care

(redirected from Care of)
Also found in: Dictionary, Thesaurus, Medical, Acronyms, Encyclopedia, Wikipedia.

Care

Watchful attention; custody; diligence; concern; caution; as opposed to Negligence or carelessness.

In the law of negligence, the standard of reasonable conduct determines the amount of care to be exercised in a situation. The care taken must be proportional to the apparent risk. As danger increases, commensurate caution must be observed.

Slight care is the care persons of ordinary prudence generally exercise in regard to their personal affairs of minimal importance.

Reasonable care, also known as ordinary care, is the degree of care, diligence, or precaution that may fairly, ordinarily, and properly be expected or required in consideration of the nature of the action, the subject matter, and the surrounding circumstances.

Great care is the degree of care that persons of ordinary prudence usually exercise with respect to their personal affairs of great importance.

Another type of care is that which a fiduciary—a person having a duty, created by his or her undertaking, to act primarily for another's benefit—exercises in regard to valuable possessions entrusted to him or her by another.

care

n. in law, to be attentive, prudent and vigilant. Essentially, care (and careful) means that a person does everything he/she is supposed to do (to prevent an accident). It is the opposite of negligence (and negligent), which makes the responsible person liable for damages to persons injured. If a person "exercises care," a court cannot find him/her responsible for damages from an accident in which he/she is involved. (See: careless)

care

(Be cautious), verb be cautious, be concerned, bear in mind, beware, consider, curare, give heed to, guard, have regard, heed, look out for, mind, pay attention to, protect, take precautions, watch out for, watch over
Associated concepts: care and caution, care and skill, careful, careless, degree of care, due care, extraordinary care, great care, lack of care, ordinary care, slight care, want of care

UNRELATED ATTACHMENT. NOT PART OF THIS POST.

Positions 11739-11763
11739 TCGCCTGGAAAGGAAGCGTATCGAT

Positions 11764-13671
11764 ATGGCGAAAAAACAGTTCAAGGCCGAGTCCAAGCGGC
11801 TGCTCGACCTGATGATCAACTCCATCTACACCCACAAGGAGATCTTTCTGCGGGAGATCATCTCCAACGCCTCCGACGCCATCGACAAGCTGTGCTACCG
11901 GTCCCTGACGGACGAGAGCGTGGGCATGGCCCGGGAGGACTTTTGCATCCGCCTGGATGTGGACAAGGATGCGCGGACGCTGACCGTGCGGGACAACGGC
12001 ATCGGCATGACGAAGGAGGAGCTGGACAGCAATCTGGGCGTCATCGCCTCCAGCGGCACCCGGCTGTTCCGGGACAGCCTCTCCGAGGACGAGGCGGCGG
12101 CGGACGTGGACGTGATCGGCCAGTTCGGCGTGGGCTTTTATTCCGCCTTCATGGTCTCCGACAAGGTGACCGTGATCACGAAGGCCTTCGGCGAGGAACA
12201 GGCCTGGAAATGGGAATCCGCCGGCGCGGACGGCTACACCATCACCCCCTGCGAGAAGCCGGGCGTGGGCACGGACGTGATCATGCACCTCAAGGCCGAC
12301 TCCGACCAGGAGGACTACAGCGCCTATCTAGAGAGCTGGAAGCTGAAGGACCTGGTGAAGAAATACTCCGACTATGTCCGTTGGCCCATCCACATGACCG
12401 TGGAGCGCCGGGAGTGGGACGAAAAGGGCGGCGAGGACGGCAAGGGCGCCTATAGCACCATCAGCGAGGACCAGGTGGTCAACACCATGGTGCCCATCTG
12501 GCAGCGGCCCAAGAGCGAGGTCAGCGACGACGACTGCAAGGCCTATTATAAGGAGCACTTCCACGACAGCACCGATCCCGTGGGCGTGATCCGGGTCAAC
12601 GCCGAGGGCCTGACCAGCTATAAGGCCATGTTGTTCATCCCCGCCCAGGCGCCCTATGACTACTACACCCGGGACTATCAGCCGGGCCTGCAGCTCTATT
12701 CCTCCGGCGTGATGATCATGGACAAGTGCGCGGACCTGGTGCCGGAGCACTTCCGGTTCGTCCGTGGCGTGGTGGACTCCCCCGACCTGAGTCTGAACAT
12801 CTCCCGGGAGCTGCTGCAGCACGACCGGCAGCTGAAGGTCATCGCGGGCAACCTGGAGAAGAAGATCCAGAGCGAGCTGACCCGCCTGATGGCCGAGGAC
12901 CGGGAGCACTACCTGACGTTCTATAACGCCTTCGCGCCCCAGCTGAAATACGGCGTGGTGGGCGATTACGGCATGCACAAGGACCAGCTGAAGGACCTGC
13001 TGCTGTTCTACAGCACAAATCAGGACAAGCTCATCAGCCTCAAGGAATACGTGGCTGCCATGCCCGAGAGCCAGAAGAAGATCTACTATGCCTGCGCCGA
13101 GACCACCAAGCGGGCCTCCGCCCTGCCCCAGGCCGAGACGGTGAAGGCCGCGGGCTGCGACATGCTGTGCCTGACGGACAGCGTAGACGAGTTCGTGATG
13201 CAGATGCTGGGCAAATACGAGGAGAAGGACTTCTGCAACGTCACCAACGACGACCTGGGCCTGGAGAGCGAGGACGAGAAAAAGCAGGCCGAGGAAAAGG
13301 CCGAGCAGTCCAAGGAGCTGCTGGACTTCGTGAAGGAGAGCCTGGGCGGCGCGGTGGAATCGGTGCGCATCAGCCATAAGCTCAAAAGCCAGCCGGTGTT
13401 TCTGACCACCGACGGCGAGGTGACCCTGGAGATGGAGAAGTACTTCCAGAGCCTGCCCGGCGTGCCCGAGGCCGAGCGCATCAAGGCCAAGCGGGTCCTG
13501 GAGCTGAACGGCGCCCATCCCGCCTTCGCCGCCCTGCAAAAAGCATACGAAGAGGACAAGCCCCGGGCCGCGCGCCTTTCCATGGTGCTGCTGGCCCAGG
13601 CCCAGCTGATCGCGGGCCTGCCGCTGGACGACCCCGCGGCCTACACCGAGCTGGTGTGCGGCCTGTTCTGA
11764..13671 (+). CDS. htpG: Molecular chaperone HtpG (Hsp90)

care

(Regard), verb administer to, attend, attend to, be concerned, be concerned for, become involved, bother, foster, mind, minister to, nurture, pay attention to, serve, supervise, support, sustain, tend, watch over
Associated concepts: care and custody, care and mainteeance, custody or control
See also: administration, agency, aid, alimony, apprehension, assistance, auspices, burden, caution, charge, concern, consideration, constraint, control, custody, direction, discretion, fear, generalship, guidance, heed, help, imprisonment, interest, maintenance, management, notice, particularity, patronage, precaution, preservation, problem, protection, prudence, regard, relief, rigor, safekeeping, shelter, supervision, support, surveillance, trust, upkeep, ward, weight
References in periodicals archive ?
First he advocated expanding federal Old Age and Survivors' Insurance benefits, because "if we find an adequate means of financing the care of the chronically ill aged, the question of how to finance the construction of the necessary facilities will pretty well solve itself.
26) Finally, Owen et al found that patients in a dermatology clinic were more satisfied with the care of the dermatologist than with their general practitioner for the same condition.
Benefits included in health care expenditures are institutional domiciliary care of the physically and mentally handicapped, sickness benefits relating to loss of income, and public health programs.
Providers must measure their value in terms of standardized outcomes of care in order to compete for the care of populations of people over time.
What role, if any, should interns and residents play in the care of referred capitated patients?
Not-for-Profit Community Hospitals' Charity Care Levels Far Exceeded the Combined Tax Payments and Charity Care of their For-Profit Counterparts.
Clinical ethics concerns how the virtues and the principles of beneficence and respect for autonomy can be used by physicians to prevent and manage ethical conflicts that arise in the care of patients.
Rather than putting out a report card supposedly comparing quality of care of different institutions, physician executives should support the collection of the same data for the purpose of encouraging institutions to participate in serious quality improvement projects.
It provides a service to the primary care physicians and specialists who welcome the assistance of a highly skilled hospitalist physician in managing the day-to-day care of inpatients.
There would be a reduction of the per capita resources going into the care of the aged and a significant increase in our investment in children, prenatal care, and preventive care.
By being available around the clock, these physicians, who specialize in the care of hospitalized patients, are able to attend to a patient's changing condition as it occurs rather than having care delayed until the primary care physician can arrive from his or her practice.